England captain Ben Stokes to manage fitness during IPL ahead of Ashes

Ben Stokes had a cortisone injection in his troublesome left knee before departing for the Indian Premier League and is set to start the tournament as a specialist batter as he manages his fitness ahead of the Ashes.

The England Test captain has already started work with Chennai Super Kings, who signed him for a bumper GBP 1.6million in December, and all eyes are on the 31-year-old’s fitness after he struggled through the recent tour of New Zealand.

The PA news agency understands Stokes underwent a scan on his return from that trip and, while nothing concerning came back in the results, it was decided an injection would be given to help him manage ongoing discomfort in the joint.

After managing just two overs in the thrilling one-run defeat in Wellington, Stokes admitted: “I’m not going to lie, it’s incredibly frustrating knowing something has been holding me back from performing as I’d like to.”

Ben Stokes (centre) has been managing a long term knee problem.
Ben Stokes (centre) has been managing a long term knee problem (Nick Potts/PA)

Head coach Brendon McCullum made it clear his skipper’s readiness to lead the charge against Australia this summer would not be jeopardised by his time in India, and the England and Wales Cricket Board’s medical staff have been working closely with Chennai over his conditioning and workload.

The franchise’s batting coach Mike Hussey, who worked with Stokes as part of England’s backroom team during their T20 World Cup victory in November, stressed that he was being handled with care.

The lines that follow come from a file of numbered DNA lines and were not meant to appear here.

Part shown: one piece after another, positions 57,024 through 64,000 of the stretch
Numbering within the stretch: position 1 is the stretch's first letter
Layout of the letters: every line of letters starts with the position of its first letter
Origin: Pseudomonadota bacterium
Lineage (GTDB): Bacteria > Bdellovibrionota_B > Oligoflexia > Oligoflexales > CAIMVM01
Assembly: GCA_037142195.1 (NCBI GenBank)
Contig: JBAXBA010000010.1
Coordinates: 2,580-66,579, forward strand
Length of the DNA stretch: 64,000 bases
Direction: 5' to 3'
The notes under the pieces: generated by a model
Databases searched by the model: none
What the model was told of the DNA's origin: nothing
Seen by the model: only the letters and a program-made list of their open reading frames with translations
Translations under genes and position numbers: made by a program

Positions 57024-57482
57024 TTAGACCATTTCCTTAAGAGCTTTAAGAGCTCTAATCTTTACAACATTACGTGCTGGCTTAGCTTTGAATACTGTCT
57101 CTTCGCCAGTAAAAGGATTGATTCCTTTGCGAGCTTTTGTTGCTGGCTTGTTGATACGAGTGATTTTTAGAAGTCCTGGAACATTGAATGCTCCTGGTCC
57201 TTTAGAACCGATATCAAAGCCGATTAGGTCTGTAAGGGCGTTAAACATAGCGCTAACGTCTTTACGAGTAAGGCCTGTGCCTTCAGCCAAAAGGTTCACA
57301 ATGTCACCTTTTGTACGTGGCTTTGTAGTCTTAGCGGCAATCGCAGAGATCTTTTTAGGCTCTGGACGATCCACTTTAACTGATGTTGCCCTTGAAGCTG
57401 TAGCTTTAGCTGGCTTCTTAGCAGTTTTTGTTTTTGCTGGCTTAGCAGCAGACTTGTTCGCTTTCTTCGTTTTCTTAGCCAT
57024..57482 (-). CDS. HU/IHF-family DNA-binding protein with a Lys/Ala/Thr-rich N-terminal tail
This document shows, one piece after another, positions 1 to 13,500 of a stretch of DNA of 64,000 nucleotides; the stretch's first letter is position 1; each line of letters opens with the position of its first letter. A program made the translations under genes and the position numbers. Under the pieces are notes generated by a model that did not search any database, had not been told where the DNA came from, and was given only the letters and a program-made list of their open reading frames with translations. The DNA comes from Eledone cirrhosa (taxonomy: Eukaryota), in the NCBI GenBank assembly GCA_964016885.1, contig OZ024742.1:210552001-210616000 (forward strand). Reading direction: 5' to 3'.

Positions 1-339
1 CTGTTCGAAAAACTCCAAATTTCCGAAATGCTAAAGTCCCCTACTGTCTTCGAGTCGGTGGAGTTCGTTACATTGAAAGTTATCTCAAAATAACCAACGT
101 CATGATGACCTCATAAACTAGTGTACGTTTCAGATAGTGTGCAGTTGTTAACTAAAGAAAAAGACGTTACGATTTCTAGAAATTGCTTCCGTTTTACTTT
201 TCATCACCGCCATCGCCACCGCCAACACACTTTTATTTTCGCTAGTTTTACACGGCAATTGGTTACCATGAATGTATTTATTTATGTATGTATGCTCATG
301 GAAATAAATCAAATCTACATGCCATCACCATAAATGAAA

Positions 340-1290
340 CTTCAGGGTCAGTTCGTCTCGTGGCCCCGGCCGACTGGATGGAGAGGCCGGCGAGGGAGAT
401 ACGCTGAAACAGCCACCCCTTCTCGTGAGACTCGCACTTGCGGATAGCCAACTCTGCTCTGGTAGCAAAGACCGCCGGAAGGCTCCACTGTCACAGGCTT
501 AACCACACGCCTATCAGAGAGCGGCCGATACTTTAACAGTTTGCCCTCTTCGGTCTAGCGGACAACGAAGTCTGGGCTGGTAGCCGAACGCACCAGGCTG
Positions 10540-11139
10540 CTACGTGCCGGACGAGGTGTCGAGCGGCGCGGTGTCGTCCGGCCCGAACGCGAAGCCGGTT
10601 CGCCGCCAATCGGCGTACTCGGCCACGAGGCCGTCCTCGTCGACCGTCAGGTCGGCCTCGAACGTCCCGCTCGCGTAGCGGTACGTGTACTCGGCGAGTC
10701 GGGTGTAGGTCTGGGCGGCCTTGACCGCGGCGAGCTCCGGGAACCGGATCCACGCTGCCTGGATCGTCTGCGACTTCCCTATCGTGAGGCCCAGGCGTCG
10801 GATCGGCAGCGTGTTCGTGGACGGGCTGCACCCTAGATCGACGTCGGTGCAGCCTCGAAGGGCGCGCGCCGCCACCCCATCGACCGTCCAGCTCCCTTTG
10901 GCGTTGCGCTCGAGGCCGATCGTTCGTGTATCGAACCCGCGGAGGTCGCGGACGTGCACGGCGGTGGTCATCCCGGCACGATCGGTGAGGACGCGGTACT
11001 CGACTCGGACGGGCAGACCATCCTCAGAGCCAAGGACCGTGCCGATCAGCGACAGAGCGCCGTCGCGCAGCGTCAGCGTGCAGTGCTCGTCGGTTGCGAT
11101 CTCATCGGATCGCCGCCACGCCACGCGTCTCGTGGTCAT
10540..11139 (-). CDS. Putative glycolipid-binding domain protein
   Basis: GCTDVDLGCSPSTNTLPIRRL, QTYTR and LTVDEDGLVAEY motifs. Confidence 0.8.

“The physios from Chennai and the ECB are working pretty closely together. This franchise is very professional and works very closely with all the national boards,” Hussey told the PA news agency and ESPNcricinfo.

“He’s ready to go as a batsman from the start, the bowling might be wait and see. I know he had his first very light bowl this week since he had his injections in his knee. My understanding is he won’t be bowling much at all in the first few games of the tournament, or it might be a few weeks, I’m not 100 per cent sure. But hopefully we’ll get him bowling at some stage in the tournament.”

Hussey, who won 79 Test caps for Australia, joked about his partisan interests in this summer’s hotly-anticipated series but left no doubt that he wants to play his part in delivering a fully fit Stokes back to England.

“From an Australian perspective I’m going to hope he bowls 20 or 30 overs in nets. We’ll be running him into the ground and I’ll be making sure he does extra weight sessions and run throughs to put pressure on that body,” he said with a smile.

“I’m joking obviously. I want a fit Ben Stokes playing his best cricket at the Ashes. I want both teams at their best, going hard at it and I think it will be an unbelievable series to watch.

“He’s going to be huge for us (at Chennai) too, particularly if we can get him bowling. Having those all-rounders is really important. He’s only had a couple of net sessions and looks to be hitting the ball really well. That’s really exciting.

Mike Hussey will be working closely with Stokes in Chennai.
Mike Hussey will be working closely with Stokes in Chennai (Rui Vieira/PA)

“It’s the first time we’ve been able to play in Chennai for a few years. For the first home game the atmosphere is going to be out of this world. I can’t wait and I’m sure Stokesy is going to absolutely love it. That’s the thing with those big players, they generally like a big stage and perform their best on it.

“Once he gets out there in Chepauk Stadium in front of an unbelievably loud crowd, I hope it’s going to bring out the best in him.”

Hussey, who is set to lead Welsh Fire in The Hundred later this year, has held discussions with England’s one-day coach Matthew Mott about reprising his role as batting consultant for the 50-over World Cup in the autumn.

He currently has other commitments, including television work, that need to be ironed out but the ECB is confident a deal can be struck. “I’ve spoken about it, but it’s up in the air,” he said.